Top Euro Nazi's hate site run from terraced house ... in Gravesend
The Sun by Tom Wells | Monday, 10 November 2008 Source: The Sun
A TOP Euro neo-Nazi leader has secretly set up home in Britain, The Sun can reveal.
Hungarian Zoltan Fuzessy, 35, uses his terraced house in Gravesend, Kent, as an HQ to promote his far-right movement.
Fuzessy is vice-president of the Jobbik party, whose members freely boast of their hatred towards Jews and make sick jokes about the Holocaust.
The party, called “the shame of Hungary” by the country’s PM, has paramilitaries who dress in black uniforms like Hitler’s SS and has close ties to the British National Party.
Dad-of-two Fuzessy runs a website promoting Jobbik from his modest family home. The site, on which he is described as “head of international relations”, carries streams of bile-filled postings by members including a host of anti-Semitic attacks.
One comment, denying the Holocaust happened, read: “Gassing? Appears to have been delousing.” Another said Jews were “full of lies” about the atrocities committed by Nazis and had “miscalculated” the reaction they would get.
A third sick comment bragged about giving Asian immigrants “a whack around the head” and then asking them if they felt like staying in Britain.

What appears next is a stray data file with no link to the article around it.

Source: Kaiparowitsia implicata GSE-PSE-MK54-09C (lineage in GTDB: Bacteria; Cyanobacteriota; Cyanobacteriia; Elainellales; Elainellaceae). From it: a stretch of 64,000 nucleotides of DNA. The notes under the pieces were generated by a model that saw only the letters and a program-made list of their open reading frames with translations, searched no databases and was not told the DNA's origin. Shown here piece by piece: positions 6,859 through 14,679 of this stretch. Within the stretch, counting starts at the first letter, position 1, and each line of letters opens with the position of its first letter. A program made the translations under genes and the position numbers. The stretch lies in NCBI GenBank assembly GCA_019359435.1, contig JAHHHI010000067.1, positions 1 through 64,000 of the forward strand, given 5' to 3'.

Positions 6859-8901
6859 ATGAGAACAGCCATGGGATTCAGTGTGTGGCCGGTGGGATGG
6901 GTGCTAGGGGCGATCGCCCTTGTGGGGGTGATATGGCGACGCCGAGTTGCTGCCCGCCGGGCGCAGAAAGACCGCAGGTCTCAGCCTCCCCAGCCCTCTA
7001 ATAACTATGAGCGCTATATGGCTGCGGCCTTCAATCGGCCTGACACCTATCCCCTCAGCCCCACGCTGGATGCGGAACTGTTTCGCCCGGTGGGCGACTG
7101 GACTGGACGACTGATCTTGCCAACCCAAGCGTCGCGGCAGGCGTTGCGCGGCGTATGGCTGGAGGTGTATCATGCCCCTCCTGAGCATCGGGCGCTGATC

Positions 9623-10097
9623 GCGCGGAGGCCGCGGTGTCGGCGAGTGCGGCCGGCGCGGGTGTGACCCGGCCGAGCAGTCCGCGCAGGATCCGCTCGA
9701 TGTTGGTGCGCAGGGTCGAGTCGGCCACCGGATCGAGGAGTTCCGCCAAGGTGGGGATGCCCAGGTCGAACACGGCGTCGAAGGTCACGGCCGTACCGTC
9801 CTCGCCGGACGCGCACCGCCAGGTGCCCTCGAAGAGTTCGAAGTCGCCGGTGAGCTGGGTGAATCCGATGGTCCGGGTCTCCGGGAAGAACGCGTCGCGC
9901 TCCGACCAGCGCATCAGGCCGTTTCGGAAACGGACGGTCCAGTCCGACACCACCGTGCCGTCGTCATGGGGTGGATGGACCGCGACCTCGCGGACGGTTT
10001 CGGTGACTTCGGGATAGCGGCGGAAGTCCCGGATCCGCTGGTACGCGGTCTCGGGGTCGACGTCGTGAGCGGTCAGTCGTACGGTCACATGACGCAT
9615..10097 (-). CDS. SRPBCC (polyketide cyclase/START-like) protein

When The Sun confronted Fuzessy at his house he claimed he was not racist, saying: “My party is radical but it is patriotic, not nationalist. Millions in Hungary support us. Those who call us Nazi are just Communists.”
Fuzessy, who insisted he was not claiming benefits, refused to say when he had moved to Britain or what motivated him to come.
Minutes later the sick racist comments were removed from the website.
But The Sun can reveal Fuzessy has held meetings with UK-based extremist leaders, including BNP chairman Nick Griffin, who was the star speaker at a Jobbik rally in front of 5,000 supporters in Budapest last month.
Last night Gravesend’s Tory MP Adam Holloway said: “Any website which is anti-Semitic or racist in tone or content should be investigated.”
Hungarian MEP Viktoria Mohacsi said: “It is Nazism and it is serious.”